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Briefs

Earthquake leaves dozens dead on Iran-Pakistan border

– An earthquake toppled homes and shops on both sides of the Iran-Pakistan border Tuesday, killing dozens of people and causing skyscrapers to sway in Dubai. It also forced Iranian officials – for the second time in less than a week – to issue assurances that its main nuclear reactor wasn’t damaged.

At first, Iran’s state-in Press TV said at least 40 people died. But it later retreated from its account, and other Iranian outlets stepped in with a far less dire picture.

Despite the conflicting reports on the Iranian side, a Pakistani military official said at least 34 were killed on their side of the border and 80 were injured. Up to 1,000 mud homes were damaged, Pakistan Television added.

Nation

Report: US definitely engaged in torture

An independent review of the U.S. government’s anti-terrorism response after the 9/11 attacks reported Tuesday that it is “indisputable” the United States engaged in torture and the George W. Bush administration bears responsibility.

The report by the Constitution Project, a nonpartisan Washington-based think tank, is an ambitious review of the Bush administration’s approach to the problems of holding and interrogating detainees after the attacks on the World Trade Center and the Pentagon.

John Bolton, the former U.S. ambassador to the United Nations under Bush, called the report “completely divorced from reality” and stressed that the procedures were “lawyered, and lawyered again, and lawyered again.”

Strangers canít bail out Maine hermit

A judge approved new bail conditions Tuesday for a Maine man who lived as a hermit for 27 years after he attracted a telephoned marriage proposal and a stranger’s offer to bail him out.

Kennebec Superior Court Justice Nancy Mills set bail for Christopher Knight at $25,000 cash but stipulated that it cannot come from a “third party” unknown to Knight. He’s charged with stealing food, clothing and other essentials from lakeside camps during nearly three decades of next to no human interaction.

Authorities have said Knight, 47, may have been responsible for as many as 1,000 burglaries during his decades in seclusion, breaking into cottages for food, cooking gear, sleeping bags, tents and other goods to help him survive.

Veteran job training sees huge vacancies

Federal auditors say a job-training program designed to help veterans re-enter the workforce has more than 60,000 empty slots, left unfilled despite efforts to reduce the jobless rate among veterans.

The program is geared toward unemployed veterans between the ages of 35 and 60. It covers up to one year of tuition for training in high-demand jobs at local community or technical colleges.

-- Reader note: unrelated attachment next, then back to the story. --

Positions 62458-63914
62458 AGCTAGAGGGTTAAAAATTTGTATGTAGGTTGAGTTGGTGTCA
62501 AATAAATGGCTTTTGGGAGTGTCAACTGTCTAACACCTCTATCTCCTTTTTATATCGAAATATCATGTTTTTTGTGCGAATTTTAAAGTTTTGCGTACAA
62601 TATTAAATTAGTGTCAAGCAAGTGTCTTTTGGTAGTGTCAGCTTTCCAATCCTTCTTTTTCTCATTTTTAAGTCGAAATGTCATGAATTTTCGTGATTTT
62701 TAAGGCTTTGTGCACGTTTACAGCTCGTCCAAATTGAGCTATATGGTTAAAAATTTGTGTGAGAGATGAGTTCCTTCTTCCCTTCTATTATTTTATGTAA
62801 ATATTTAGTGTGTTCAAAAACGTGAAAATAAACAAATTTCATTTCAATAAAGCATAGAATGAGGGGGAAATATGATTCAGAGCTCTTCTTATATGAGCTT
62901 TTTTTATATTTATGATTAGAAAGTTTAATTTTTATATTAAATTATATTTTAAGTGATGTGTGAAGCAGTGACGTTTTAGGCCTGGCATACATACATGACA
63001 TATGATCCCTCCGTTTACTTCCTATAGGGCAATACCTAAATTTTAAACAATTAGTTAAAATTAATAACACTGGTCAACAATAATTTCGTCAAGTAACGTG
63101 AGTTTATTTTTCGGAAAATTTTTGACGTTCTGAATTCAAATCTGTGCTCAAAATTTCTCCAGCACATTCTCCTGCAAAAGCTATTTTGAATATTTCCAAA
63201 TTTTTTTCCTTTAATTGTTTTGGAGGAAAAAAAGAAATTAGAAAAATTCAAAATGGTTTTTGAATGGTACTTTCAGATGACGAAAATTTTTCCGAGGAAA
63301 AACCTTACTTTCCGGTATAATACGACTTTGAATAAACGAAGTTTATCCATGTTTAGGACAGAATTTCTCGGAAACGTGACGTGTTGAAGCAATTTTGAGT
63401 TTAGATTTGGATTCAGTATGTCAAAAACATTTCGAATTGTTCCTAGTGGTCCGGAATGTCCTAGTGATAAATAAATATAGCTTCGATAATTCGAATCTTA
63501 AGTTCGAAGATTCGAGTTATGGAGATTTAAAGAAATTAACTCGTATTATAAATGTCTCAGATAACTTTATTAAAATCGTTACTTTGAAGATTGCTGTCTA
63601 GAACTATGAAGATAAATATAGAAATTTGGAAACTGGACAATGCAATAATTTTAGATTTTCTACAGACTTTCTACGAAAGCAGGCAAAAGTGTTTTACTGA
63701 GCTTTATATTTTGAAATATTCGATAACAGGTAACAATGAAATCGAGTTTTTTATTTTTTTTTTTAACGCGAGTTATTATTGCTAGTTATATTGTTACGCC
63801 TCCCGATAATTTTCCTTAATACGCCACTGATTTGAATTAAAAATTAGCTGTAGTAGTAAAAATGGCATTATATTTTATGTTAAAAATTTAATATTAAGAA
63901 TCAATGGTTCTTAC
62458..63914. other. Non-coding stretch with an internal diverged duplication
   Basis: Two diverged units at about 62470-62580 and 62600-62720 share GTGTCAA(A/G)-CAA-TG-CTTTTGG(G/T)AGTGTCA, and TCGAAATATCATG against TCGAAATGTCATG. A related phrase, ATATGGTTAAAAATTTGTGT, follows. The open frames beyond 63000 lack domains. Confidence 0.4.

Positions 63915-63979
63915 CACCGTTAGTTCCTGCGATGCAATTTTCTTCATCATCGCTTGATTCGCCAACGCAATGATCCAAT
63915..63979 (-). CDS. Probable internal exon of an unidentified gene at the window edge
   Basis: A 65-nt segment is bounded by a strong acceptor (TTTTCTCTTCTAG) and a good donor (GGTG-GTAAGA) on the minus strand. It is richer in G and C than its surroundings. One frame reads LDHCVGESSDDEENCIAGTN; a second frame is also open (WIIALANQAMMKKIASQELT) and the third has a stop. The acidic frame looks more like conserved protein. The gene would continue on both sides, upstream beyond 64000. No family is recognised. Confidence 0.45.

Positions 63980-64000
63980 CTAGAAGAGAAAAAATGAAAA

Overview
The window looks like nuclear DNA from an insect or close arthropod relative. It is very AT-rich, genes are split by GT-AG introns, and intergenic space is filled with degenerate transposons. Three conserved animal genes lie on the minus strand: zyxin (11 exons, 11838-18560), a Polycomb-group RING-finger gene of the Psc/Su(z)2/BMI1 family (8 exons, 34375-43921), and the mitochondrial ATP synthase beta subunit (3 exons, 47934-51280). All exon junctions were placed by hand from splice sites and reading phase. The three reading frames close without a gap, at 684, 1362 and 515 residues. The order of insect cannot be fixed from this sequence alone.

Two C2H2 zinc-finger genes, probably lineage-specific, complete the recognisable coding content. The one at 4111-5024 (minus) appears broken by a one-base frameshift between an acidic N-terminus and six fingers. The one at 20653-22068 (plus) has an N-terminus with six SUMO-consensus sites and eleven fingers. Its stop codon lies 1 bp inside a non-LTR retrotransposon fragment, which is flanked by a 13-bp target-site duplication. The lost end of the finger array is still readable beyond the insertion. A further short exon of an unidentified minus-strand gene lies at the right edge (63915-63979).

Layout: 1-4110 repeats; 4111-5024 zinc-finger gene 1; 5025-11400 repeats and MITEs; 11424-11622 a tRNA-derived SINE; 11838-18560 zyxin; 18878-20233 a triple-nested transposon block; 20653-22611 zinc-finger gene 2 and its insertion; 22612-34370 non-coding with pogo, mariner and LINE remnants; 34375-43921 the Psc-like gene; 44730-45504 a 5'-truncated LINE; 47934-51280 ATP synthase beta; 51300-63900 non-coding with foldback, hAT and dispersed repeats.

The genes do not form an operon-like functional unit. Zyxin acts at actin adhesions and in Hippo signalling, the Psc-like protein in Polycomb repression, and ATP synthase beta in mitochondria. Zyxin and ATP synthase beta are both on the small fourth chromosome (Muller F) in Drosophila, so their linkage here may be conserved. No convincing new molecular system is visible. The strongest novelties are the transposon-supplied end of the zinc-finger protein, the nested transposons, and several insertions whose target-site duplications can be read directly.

The program is just one of a range of education benefits for veterans. Most of those returning from Iraq and Afghanistan qualify for one of the others, so they’re not eligible for this particular program.

Sanfordís ex accuses him of sneaking in

Former South Carolina Gov. Mark Sanford must appear in court two days after running for a vacant congressional seat to answer a complaint that he trespassed at his ex-wife’s home, according to court documents acquired by The Associated Press on Tuesday.

The complaint says Jenny Sanford confronted Sanford leaving her Sullivans Island home Feb. 3 by a rear door, using his cellphone for a flashlight. The couple’s 2010 divorce settlement says neither may enter the other’s home without permission.

Study links colic to later migraines

The distressing nonstop crying in babies with colic is often blamed on tummy trouble, but a new study says the problem could be linked with migraine headaches in at least some infants.

Children and teens treated for migraine headaches at three hospitals in Italy and France were much more likely than other kids to have had colic in infancy.

The link has been suggested in other research, and if it can be proved, it could offer new hope for treating colic, the researchers said.

World

Venezuelaís deadly unrest blamed on US

Venezuela’s president-elect blamed the opposition Tuesday for seven deaths and 61 injuries that the government claims have occurred in disturbances protesting his election, and he accused the U.S. of being behind the unrest.

“The (U.S.) embassy has financed and led all these violent acts,” President-elect Nicolas Maduro, the chosen heir of the late Hugo Chavez, said during a televised meeting at the headquarters of the state oil company.

Maduro’s accusation came after the U.S. State Department said it would not recognize the results of Sunday’s unexpectedly close election without the vote-by-vote recount being demanded by opposition candidate Henrique Capriles.

Musharraf canít run for office in Pakistan

High court judges disqualified former Pakistani military ruler Pervez Musharraf on Tuesday from running in the parliamentary election, likely ending any hope of a political comeback.

The ruling was the latest blow for Musharraf, who has faced paltry public support, a raft of legal challenges and Taliban death threats since he returned to Pakistan last month after years in self-imposed exile.

North Korea wants apology from South

North Korea lashed out anew Tuesday at South Korea over a small public protest in Seoul in which demonstrators burned effigies of the North’s leaders, saying it would not hold talks with its southern neighbor unless it apologized for anti-North Korean actions “big and small.”

The statement came amid international fears that the North is preparing to conduct a medium-range missile test.

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